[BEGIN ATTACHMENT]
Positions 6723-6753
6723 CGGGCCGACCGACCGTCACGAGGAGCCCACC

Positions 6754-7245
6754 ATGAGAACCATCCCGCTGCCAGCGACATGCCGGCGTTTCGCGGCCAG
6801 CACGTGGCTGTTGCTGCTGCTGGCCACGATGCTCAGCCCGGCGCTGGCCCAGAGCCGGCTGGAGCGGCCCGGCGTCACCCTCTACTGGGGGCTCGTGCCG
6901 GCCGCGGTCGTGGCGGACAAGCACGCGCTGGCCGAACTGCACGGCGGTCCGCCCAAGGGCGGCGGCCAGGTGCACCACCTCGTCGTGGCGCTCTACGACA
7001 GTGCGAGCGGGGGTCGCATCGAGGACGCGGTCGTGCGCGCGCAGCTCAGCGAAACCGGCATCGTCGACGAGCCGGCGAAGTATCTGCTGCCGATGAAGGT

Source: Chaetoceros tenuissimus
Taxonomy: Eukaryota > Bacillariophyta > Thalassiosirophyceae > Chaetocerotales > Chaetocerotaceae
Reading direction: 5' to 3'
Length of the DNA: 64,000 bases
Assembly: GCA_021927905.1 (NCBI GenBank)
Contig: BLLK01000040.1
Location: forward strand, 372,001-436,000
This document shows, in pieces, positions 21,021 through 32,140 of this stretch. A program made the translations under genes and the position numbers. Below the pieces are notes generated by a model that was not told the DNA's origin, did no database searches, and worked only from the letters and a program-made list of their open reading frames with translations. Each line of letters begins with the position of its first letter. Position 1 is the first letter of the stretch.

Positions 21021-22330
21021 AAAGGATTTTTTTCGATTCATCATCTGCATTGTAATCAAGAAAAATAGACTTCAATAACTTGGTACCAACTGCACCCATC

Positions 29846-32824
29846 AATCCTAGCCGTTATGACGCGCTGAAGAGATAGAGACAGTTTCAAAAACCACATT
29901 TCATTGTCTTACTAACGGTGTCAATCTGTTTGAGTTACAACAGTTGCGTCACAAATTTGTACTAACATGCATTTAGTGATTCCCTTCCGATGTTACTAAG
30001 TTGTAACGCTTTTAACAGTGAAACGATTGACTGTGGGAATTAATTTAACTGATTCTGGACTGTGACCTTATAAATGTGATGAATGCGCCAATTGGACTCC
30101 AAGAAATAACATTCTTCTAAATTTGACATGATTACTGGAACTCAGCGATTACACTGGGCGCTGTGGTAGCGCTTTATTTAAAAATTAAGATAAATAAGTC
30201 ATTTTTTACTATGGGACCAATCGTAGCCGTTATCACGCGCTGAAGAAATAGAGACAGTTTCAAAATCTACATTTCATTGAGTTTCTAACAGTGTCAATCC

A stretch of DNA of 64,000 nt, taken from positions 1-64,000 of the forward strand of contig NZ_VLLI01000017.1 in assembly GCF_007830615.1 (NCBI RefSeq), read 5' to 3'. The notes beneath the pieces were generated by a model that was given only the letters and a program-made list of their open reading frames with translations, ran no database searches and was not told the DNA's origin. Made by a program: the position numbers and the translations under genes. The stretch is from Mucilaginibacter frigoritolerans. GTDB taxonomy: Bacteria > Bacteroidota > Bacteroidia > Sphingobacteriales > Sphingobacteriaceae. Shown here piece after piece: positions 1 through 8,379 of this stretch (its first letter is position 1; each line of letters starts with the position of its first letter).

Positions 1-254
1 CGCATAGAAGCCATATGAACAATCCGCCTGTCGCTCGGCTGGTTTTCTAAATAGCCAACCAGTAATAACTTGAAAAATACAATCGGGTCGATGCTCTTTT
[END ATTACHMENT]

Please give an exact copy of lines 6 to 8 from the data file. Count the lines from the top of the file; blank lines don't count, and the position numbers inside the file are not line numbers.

6901 GCCGCGGTCGTGGCGGACAAGCACGCGCTGGCCGAACTGCACGGCGGTCCGCCCAAGGGCGGCGGCCAGGTGCACCACCTCGTCGTGGCGCTCTACGACA
7001 GTGCGAGCGGGGGTCGCATCGAGGACGCGGTCGTGCGCGCGCAGCTCAGCGAAACCGGCATCGTCGACGAGCCGGCGAAGTATCTGCTGCCGATGAAGGT

Source: Chaetoceros tenuissimus